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Old 02-02-2013, 04:03 PM   #36
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LOL Kenny you are so right, you never know what you will find on the road that looks way better than something out of the can or box in the trailer. When traveling the coast if you go down to any of the commercial fishing docks & usually buy something right off the boat.

Lots of small towns as well as big ones seem to have a farmers market at least once a week from spring to fall, that you can buy almost anything - home made breads, jams, meats etc.
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Old 02-02-2013, 04:10 PM   #37
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That is one of the things I love about a small trailer & refrigerator - you must buy locally & often. I've discovered all kinds of food I'd never have eaten if I had the same amount of storage I have at home (or in a large RV).
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Old 03-15-2013, 02:23 AM   #38
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My first Atlantic yacht delivery was a trip from Connecticut to Bermuda with 7 people and the on to St Thomas with a smaller crew of 4.

On the first leg, one fellow brought five bags of gear including five towels. There was no space to store all this stuff and I wanted to toss a few bags overboard.

Since then I have a lecture I give on footwear to people crewing for me.

I always believe in traveling light and I do that my limiting myself to two bags. Sailors need foul weather gear --that takes up one bag. It is important to have clothing for wet and cold conditions. Then there is the normal bag of clothes.

Sleeping bags: Unlike everyone else I do not bring a sleeping bag and never do on these trips. This applies to camping also. I prefer blankets, preferably synthetic. If it is cold I bring comforter. I'd rather bundle up in warm clothes and use a blanket. Two days out and into the Gulf Stream, it is shorts and T shirt weather--then a bag gets in the way for a week while a blanket becomes an under pad.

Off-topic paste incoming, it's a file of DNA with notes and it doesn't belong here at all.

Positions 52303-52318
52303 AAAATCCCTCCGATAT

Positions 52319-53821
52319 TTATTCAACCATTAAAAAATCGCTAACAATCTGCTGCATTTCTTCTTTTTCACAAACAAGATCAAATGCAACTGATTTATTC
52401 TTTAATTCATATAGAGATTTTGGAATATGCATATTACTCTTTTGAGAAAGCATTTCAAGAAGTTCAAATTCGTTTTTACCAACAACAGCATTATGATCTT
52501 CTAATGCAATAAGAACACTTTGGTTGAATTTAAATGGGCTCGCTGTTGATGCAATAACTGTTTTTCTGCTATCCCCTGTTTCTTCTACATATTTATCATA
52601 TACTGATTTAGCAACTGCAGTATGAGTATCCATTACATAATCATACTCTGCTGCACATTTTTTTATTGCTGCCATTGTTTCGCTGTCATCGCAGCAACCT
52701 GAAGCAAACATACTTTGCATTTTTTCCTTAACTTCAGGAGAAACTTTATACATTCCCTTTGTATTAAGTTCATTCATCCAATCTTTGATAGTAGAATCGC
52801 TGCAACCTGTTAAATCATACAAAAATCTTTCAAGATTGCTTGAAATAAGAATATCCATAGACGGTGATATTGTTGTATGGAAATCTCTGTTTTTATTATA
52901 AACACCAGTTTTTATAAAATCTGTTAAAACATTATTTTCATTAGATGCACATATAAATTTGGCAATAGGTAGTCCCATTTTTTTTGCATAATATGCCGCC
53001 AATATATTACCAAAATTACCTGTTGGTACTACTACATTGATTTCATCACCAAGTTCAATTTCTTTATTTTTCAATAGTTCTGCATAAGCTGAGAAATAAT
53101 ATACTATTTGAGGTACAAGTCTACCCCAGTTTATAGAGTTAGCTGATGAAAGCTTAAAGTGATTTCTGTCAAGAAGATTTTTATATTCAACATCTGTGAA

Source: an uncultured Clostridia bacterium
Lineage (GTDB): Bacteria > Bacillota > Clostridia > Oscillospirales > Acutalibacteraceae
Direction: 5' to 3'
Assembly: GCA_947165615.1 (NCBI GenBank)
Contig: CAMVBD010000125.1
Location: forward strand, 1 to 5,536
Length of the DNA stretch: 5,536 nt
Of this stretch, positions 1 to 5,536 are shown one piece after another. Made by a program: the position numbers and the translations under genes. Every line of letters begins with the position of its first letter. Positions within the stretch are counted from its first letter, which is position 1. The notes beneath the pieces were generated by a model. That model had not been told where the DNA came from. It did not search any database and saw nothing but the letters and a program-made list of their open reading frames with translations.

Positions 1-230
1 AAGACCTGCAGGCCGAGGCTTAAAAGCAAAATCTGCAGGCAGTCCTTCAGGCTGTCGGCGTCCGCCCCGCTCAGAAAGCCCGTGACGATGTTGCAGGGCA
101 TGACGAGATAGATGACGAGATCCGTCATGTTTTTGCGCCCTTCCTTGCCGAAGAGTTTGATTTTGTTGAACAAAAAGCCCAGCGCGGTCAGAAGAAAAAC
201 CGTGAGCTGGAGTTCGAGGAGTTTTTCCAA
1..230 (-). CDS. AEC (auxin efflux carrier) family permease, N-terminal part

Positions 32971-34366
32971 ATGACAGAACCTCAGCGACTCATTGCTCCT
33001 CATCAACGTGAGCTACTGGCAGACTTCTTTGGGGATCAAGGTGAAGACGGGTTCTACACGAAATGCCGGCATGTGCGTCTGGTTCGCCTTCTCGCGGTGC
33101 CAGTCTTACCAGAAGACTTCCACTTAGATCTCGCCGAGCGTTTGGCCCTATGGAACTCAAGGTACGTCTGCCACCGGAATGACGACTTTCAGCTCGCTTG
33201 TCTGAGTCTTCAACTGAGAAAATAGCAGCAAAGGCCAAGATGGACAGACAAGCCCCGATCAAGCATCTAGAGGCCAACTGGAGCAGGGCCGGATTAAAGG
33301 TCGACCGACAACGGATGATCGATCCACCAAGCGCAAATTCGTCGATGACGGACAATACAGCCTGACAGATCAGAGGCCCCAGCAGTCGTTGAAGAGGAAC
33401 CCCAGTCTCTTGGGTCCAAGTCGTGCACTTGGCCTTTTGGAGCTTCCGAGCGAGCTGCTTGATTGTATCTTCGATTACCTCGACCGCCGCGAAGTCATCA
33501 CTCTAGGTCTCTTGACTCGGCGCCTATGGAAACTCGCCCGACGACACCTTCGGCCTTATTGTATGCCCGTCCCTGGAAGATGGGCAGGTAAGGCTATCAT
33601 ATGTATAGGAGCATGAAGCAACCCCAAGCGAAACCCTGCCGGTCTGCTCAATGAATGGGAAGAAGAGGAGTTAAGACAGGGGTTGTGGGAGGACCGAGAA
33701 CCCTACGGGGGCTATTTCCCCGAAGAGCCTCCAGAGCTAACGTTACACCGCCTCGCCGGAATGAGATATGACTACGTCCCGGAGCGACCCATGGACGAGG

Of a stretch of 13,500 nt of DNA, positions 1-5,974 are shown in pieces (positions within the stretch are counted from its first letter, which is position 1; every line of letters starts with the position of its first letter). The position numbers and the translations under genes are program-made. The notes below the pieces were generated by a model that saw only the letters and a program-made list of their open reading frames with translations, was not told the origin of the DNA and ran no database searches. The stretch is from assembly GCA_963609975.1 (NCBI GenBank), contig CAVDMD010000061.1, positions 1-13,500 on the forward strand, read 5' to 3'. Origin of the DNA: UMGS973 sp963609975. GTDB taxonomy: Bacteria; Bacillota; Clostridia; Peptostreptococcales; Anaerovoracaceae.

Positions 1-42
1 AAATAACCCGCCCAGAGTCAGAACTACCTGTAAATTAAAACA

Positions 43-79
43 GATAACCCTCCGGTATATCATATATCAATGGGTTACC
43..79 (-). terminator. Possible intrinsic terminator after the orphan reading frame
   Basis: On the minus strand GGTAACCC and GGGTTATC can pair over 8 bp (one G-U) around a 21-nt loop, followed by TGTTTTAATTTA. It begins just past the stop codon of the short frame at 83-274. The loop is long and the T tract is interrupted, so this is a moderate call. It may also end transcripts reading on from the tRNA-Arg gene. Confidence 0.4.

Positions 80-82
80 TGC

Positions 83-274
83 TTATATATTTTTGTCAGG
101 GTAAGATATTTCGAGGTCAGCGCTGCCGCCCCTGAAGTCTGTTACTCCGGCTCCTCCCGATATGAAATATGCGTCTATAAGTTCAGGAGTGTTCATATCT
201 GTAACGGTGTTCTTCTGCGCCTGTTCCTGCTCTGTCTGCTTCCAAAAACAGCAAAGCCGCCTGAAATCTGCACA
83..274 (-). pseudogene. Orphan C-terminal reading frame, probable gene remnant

Clothes: I bring mostly quick dry clothes. I bring two LL Bean long sleeve button synthetic sun shirts that dry instantly and a couple of Under Armor type loose fitting short sleeve T shirts and one skin tight long sleeve for swimming in the islands and sun protection. I need to buy some SPF 90 sun pants... Instead i have been relying on sun screen and getting burned. I can wash a shirt in a sink in five minutes and put it on right away while still damp and let it dry on my back. Truthfully, I could get by with only one of those shirts as these are both durable, easy to wash in a sink, and fast drying. I bring two for a change. I am amazed how comfortable the loose fitting Under Armor T shirts are. I bought one on same for $7 and wish I bought more of them The tight fitting long sleeves are great as a base layer but not as insulating. I have a long sleeve zip up UA shirt with a pocket this I am using more and more. Warm rain is not an issue because everything dries fast. I also have one pair of quick dry shorts. And a pair of cotton shorts for dry conditions.

I also bring two pairs of light weight semi tight fitting synthetic sweat pants which I live in during cold weather. I just bought another thinner grade UA swear pant which get a lot of use. I find that cooler but more comfortabke than the heavier sweat pants. Two is a good number for these as they are harder to wash and it is easier to swap them after a few days. They make it very easy to slide into foul weather bibs or any top layer.

All compress well and doesn't look wrinkled when worn.

While I love cotton, they just get damp and smelly. If I bring these cloths they are mostly reserved for flying home. The just don't seem worthwhile but I still love cotton shorts and jeans and polo shirts.

Footwear: I bring comfy sandals for warm weather and waterproof Henry Llyod boots for cold weather. My HL boots are so comfortable I find that I wear the often. Best $300 I ever spent. I am thinking about buying a new pair and throwing out most of my other unused footwear. Sometimes I bring Crocs as they protect toes on deck and have enough flotation that I don't want to take them off to swim. I can't walk far in them though.